Here is this week’s list of blog posts, stories, photographs, and other tidbits from my favourite corners of the web.
Since I Lost My Baby via fsouth. A gripping short story about grief, death, and coming to terms with a new chapter in life. Everything else I want to say about this piece includes spoilers, so my description of it remains vague. Just trust me when I tell you it’s a must-read!
How Having Multiple Boyfriends Is Like Having Multiple Kids. This post is innocuous, but other parts of the site are NSFW.
Tham Lod Cave. Who wants to explore this cave with me?
Evil Tyrants and Their Disappointing Family Members via pinkertonpark. It’s fascinating to see what members of the same family do and do not have in common. Sharing the same DNA or home environment is no guarantee that you’ll share the same interests, religion, political beliefs, or anything else.
From What We Can & Can’t Trust via OriahMtnDrmr:
Inevitably, the person who has sought me out, says something like- “I don’t think I can ever trust my own judgement again- I didn’t see the lie, didn’t anticipate the betrayal, should have known, could have left, didn’t see who she was, what he was up to. . . .”
From Slavery’s Last Stronghold:
The usually stoic mother — whose jet-black eyes and cardboard hands carry decades of sadness — wept when she saw her child’s lifeless face, eyes open and covered in ants, resting in the orange sands of the Mauritanian desert. The master who raped Moulkheir to produce the child wanted to punish his slave. He told her she would work faster without the child on her back.
This week’s recommendation is The End of the Suburbs.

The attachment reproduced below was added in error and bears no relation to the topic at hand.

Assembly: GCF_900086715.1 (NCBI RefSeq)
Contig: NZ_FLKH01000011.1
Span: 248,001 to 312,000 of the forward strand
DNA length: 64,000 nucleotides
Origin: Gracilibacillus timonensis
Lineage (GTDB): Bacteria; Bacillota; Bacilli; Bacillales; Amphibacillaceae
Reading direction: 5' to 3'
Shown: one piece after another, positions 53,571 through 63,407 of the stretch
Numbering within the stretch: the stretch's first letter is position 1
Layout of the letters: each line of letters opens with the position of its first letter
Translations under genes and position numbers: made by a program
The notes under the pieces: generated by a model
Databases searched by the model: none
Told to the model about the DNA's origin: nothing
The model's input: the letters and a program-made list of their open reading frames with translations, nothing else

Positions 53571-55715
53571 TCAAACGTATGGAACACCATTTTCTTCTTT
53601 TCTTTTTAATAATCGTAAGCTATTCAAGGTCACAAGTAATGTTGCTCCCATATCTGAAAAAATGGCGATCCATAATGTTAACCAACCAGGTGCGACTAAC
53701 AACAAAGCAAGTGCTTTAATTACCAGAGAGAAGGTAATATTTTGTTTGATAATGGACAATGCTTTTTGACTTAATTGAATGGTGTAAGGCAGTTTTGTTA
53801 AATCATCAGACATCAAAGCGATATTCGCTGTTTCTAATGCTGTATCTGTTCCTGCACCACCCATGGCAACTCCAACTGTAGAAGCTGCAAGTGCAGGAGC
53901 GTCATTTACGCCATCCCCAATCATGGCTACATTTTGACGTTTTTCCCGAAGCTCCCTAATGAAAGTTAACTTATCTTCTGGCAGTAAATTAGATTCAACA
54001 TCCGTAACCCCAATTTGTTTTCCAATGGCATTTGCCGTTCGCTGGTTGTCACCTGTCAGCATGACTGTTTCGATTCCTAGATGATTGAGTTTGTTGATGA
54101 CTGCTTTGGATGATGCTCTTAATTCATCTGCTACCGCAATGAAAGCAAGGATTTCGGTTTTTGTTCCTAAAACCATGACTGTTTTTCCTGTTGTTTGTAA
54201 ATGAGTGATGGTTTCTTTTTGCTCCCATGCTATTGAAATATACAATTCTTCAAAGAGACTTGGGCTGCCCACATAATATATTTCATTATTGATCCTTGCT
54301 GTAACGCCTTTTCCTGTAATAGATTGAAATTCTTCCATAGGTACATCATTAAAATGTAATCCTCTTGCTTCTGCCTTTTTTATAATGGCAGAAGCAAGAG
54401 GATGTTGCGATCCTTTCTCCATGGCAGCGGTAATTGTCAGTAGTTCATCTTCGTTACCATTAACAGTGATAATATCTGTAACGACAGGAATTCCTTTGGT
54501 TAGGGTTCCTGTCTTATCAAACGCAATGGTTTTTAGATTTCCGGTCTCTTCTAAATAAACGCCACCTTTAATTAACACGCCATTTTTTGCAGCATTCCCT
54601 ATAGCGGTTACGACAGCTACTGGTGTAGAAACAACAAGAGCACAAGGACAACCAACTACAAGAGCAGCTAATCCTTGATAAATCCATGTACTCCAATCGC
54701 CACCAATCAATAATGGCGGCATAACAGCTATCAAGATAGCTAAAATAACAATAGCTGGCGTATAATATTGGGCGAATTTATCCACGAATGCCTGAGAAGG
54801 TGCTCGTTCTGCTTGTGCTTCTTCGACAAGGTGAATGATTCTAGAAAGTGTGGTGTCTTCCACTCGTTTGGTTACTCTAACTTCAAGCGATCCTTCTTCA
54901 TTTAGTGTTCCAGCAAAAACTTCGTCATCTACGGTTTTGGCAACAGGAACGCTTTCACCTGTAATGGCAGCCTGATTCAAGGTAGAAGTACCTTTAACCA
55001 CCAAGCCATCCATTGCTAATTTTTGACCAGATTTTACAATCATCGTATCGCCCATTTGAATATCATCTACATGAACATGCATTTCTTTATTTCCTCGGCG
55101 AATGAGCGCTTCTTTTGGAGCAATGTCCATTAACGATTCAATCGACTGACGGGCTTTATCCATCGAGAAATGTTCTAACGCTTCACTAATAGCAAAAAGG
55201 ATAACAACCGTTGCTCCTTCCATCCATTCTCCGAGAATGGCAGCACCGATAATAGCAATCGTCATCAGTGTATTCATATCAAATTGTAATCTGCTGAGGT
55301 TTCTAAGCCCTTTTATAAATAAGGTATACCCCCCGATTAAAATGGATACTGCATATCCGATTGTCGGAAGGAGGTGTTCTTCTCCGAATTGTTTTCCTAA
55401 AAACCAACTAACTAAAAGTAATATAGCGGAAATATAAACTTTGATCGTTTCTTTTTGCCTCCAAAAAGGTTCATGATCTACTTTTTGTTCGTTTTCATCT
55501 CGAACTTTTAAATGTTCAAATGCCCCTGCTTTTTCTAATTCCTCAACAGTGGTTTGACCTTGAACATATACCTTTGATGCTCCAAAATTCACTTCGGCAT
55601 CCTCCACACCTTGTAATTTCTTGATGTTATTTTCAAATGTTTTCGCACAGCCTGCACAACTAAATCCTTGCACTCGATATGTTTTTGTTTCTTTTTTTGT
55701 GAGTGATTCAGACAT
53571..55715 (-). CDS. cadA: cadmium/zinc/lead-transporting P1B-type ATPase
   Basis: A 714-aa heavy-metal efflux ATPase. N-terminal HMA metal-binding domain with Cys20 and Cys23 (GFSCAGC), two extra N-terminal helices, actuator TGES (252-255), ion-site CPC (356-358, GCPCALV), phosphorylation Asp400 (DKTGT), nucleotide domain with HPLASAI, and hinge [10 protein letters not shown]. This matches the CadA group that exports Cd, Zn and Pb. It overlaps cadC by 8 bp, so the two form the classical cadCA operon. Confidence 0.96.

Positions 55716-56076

The most restless years of my childhood were spent in the suburbs. I hated relying on my parents to drive us into town to visit the library or catch a movie. What little there was to do within the geographic boundaries of our subdivision quickly became boring from overuse.
I was ecstatic when we moved to town the winter after I turned 15. At about 15,000 residents it was still achingly small for my tastes, but at least I could take a walk to rent movies, borrow library books, or buy a cookie at one of the old-fashioned bakeries in the original downtown strip. It was the faintest taste of the life in Toronto that awaited me as an adult.
This book explains how and why city life is once again becoming more popular than suburban life. We are reversing a trend that started decades ago, and I am as interested in why people flocked to the suburbs in the 1950s as I am in why they are now coming to their senses. 😛
Yes, I’m totally joking there. It’s just hard for me to see the appeal of suburban life. Rural addresses at least include ample space and a front row seat to the beauty of nature. The suburbs seem to include the worst of both worlds – you’re surrounded by people yet have little to no access to public transit, artistic festivals, or stores within walking distance.
What have you been reading?